Dayton signs bill easing transition from veteran to police officer
May 16, 2014 — 12:47pm
A barrier that prevented some military police officers from transitioning into service as civilian police was eliminated Friday as part of a broader effort to help veterans find meaningful work in Minnesota.
Although he typical military enlistment term is four years, state law required five years of active duty experience in military law enforcement before residents could qualify to take a police officer reciprocity exam. Veterans who held a two-year college degree needed a minimum of three years’ military police experience before they could take the exam.
A bill signed into law by Gov. Mark Dayton changes those experience requirements to four and two years respectively, making them more consistent with the length of military commitments.
The new law, based on a measure authored by Rep. Steve Drazkowski, R-Mazeppa and Sen. Bruce Anderson, R-Buffalo, builds on reforms enacted last session that allowed military police officers to take their reciprocity exams while still on active duty, helping them transition more quickly to civilian employment and life.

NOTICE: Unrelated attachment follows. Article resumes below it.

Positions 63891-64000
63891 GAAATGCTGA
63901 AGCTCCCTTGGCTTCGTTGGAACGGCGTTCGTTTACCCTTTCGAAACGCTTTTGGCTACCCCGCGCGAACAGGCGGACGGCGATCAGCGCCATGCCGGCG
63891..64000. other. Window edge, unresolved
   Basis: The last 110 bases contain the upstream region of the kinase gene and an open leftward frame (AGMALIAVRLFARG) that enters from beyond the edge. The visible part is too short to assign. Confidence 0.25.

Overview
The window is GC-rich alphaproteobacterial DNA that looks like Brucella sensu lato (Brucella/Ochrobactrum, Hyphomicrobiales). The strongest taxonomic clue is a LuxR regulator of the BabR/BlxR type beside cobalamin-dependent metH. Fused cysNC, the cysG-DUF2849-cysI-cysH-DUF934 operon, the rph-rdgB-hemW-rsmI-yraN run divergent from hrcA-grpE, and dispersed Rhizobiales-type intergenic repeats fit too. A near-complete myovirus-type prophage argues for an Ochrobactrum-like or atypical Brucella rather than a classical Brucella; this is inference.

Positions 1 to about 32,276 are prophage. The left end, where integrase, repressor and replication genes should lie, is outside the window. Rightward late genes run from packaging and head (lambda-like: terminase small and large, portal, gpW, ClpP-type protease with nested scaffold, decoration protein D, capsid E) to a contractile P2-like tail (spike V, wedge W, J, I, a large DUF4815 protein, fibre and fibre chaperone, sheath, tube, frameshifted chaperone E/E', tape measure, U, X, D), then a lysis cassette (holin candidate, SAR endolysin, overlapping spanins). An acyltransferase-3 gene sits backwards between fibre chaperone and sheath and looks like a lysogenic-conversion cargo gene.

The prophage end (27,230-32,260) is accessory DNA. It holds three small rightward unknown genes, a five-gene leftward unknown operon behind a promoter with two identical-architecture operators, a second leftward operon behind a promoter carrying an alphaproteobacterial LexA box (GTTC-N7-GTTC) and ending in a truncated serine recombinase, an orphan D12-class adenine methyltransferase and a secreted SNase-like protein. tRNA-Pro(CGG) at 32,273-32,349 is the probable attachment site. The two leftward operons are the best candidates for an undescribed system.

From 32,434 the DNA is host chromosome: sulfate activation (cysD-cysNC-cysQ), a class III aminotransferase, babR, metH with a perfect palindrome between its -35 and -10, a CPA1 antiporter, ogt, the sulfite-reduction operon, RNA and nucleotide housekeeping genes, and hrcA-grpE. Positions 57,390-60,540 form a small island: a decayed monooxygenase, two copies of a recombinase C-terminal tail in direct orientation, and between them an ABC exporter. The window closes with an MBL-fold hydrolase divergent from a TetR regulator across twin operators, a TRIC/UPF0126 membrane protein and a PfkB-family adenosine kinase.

“The common sense reforms we have made over these last two years will help Minnesotans who have served their country honorably in the military continue that service here at home in our communities,” Dayton said in a statement. “I thank these veterans for their remarkable commitment to service, and pledge my continued support to help all Minnesota veterans find employment.”
Interest groups spent less slightly money lobbying state government in 2015 than in the previous year, according to a report released Wednesday by the Minnesota Campaign Finance and Public Disclosure Board.
More than half the people outside the government who met with Hillary Clinton while she was secretary of state gave money — either personally or through companies or groups — to the Clinton Foundation. It's an extraordinary proportion indicating her possible ethics challenges if elected president.